Holding the raw wood and the epidermis in his hand and between his legs, the craftsman strips the epidermis off in such a way as to create a cylinder. The black bark is tied in bundles and dried naturally in the wind. After it has been sufficiently dried, it is stored.
  2. 2. Kurokawa-sozori This is the process of carefully shaving the skin with a knife on a sozoridai, one piece at a time, after the black bark has been soaked in water for about half a day and softened. The part called “amakawa,” found between the outer skin and white inner layer is left in order to bring out the toughness of the kozo.
  3. 3. Shajuku This is the process in which the white inner layer that has been stripped off in spring water is carefully shaken to wash away impurities. Water and soda ash amounting to 12% of the amount of water are heated to boiling in a large vat and then the raw material is loosened as it is being added. For about 2 hours it is boiled and steamed while turning it over approximately every 30 minutes so as to prevent uneven places from developing. When the boiling is finished, the next stage is to wash the material carefully in spring water to remove dust and other impurities. For kozo, during the process of akunuki (removing harshness), the dust is removed from each individual strip.
  4. 4. Dakai (Beating) The raw material is placed on a hard wooden board and its fibers are crushed by painstakingly beating it with sticks/rods made of oak. For Sekishu washi, the beating goes from side to side, left to right and back again, six times, while the material is reversed, top and bottom, six times.
  5. 5. Kazushi A viscous liquid consisting of water, paper raw material, and tororoaoi is put into a vat and stirred with a stick to break it up and render it uniform. Making Sekishu washi (kamisuki) is done in three basic stages: kazushi, choshi, and sutemizu. Kazushi is the rapid lifting out of the paper material from the vat, and an entire screen of split bamboo is used to form the surface of the paper.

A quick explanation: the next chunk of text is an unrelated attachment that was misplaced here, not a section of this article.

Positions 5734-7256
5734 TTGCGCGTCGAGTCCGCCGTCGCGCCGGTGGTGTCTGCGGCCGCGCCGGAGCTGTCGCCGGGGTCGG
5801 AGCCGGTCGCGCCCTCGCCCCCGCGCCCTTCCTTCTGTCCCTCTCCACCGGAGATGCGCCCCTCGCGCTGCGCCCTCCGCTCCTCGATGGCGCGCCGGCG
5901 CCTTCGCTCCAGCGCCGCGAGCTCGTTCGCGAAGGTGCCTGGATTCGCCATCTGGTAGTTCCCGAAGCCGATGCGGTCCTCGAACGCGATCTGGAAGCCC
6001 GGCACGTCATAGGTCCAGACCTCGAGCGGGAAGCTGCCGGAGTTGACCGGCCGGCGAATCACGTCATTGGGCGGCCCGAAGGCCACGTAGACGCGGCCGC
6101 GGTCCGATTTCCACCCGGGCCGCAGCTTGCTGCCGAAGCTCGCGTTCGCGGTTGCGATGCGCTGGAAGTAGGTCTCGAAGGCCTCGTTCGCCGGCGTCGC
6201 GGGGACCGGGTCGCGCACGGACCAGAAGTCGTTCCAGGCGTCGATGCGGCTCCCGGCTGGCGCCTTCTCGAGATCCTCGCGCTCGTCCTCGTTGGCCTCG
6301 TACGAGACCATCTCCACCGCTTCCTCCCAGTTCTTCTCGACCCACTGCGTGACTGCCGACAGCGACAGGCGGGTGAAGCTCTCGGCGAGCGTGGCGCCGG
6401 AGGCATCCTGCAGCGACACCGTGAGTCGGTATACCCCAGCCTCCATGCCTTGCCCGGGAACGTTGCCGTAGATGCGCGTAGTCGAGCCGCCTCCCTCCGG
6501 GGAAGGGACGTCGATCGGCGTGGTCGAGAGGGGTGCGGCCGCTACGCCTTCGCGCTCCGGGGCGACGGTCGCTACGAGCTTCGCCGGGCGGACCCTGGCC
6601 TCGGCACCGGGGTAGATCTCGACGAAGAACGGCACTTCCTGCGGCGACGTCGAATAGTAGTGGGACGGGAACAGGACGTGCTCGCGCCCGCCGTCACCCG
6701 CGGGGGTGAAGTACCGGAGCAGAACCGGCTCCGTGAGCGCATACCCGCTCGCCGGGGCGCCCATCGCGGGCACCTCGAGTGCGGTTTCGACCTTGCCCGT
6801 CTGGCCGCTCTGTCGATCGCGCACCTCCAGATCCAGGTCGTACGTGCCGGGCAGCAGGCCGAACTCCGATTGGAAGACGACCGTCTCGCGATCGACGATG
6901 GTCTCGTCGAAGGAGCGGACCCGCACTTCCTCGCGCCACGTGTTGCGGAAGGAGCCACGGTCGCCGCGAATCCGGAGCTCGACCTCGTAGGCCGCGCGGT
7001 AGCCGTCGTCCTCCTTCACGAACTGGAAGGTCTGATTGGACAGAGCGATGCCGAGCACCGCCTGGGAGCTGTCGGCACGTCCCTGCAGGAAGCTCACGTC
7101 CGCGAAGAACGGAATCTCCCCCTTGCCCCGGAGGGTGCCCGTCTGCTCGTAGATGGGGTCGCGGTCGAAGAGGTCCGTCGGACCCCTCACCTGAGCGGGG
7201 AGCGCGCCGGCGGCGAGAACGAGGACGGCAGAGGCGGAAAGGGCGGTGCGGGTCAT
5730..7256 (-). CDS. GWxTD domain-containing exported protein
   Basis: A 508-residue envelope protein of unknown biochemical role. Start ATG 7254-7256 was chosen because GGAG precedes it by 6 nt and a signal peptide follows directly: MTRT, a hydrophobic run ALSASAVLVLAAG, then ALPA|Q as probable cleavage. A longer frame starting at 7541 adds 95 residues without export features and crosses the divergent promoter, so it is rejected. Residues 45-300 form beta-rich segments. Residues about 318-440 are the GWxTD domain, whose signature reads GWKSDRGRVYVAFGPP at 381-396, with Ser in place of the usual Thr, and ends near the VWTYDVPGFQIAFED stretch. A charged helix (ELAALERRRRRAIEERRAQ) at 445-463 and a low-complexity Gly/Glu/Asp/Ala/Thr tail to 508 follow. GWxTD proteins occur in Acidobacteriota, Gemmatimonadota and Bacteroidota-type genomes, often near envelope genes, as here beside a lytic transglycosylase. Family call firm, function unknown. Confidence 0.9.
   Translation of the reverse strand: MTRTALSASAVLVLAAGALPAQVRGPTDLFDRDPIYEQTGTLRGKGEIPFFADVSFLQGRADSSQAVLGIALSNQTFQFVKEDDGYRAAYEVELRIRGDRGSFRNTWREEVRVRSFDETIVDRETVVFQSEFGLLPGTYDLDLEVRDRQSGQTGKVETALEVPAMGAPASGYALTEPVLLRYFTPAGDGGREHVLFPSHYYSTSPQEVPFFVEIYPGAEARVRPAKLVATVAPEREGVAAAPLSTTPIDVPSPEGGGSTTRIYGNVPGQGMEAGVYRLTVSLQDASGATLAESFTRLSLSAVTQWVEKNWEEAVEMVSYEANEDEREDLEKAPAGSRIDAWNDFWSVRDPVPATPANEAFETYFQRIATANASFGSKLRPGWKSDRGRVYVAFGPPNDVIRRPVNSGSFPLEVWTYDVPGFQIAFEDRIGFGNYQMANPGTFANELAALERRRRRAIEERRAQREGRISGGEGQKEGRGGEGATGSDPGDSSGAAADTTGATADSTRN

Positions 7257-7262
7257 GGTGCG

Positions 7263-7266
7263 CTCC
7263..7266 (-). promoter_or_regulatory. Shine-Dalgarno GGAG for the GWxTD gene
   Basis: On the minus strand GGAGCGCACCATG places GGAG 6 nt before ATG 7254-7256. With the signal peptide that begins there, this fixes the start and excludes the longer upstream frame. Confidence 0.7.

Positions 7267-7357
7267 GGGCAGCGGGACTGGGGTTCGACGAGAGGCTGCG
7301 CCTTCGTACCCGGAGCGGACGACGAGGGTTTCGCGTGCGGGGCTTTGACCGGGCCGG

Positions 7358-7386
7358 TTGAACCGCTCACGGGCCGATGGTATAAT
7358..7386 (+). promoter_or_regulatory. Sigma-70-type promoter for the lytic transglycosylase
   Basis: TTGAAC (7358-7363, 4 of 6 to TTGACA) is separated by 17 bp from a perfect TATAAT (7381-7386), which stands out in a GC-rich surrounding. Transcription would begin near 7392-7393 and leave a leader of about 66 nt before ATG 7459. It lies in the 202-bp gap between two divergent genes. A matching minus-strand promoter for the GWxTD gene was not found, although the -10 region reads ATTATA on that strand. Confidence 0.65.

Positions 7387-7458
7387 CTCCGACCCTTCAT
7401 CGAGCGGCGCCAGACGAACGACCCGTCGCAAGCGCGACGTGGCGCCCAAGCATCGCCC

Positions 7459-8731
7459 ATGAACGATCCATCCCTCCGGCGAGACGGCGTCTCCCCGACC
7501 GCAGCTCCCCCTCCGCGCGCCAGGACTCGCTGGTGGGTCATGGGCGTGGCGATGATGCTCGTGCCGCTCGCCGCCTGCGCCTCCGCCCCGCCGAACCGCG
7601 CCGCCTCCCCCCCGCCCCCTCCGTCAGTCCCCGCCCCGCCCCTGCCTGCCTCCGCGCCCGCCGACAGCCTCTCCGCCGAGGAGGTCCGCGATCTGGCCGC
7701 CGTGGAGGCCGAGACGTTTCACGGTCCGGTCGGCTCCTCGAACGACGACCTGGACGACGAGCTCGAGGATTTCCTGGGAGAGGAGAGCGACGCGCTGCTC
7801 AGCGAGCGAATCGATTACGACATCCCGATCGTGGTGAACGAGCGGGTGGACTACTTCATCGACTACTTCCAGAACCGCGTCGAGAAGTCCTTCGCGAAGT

6. 6. Choshi Choshi involves scooping out a deep layer of the paper material and shaking it from front to back to make the fibers intertwine, thus creating a layer of Japanese paper.
  7. 7. Sutemizu The thickness of the paper is determined by the number of times that choshi is performed; when it reaches the right thickness, things such as the water and paper material--anything superfluous—is vigorously shaken and thrown out. That stage is called sutemizu.
  8. 8. Kamitokoutsushi After straining, the water on top of the paper on the paper bed is drained well and the paper is stacked sheet by sheet, moved, then left as is for one night. The pressure of a compressor is gradually increased to squeeze the water out of the paper bed.
  9. 9. Drying This consists of peeling off the sheets of paper that have been compressed and squeezed and then brushing them onto drying boards of gingko wood. The drying boards with the wet paper web stuck to them are dried in the sun; this results in beautiful resilient and pliant Sekishu washi.
  10. 10. Sorting After drying, the washi is sorted and any pieces with unevenness, thicknesses, dust, or the like, are carefully removed. Fine sheets of washi that have made it through this selection process are cut to suit their intended uses, and that is the finished product.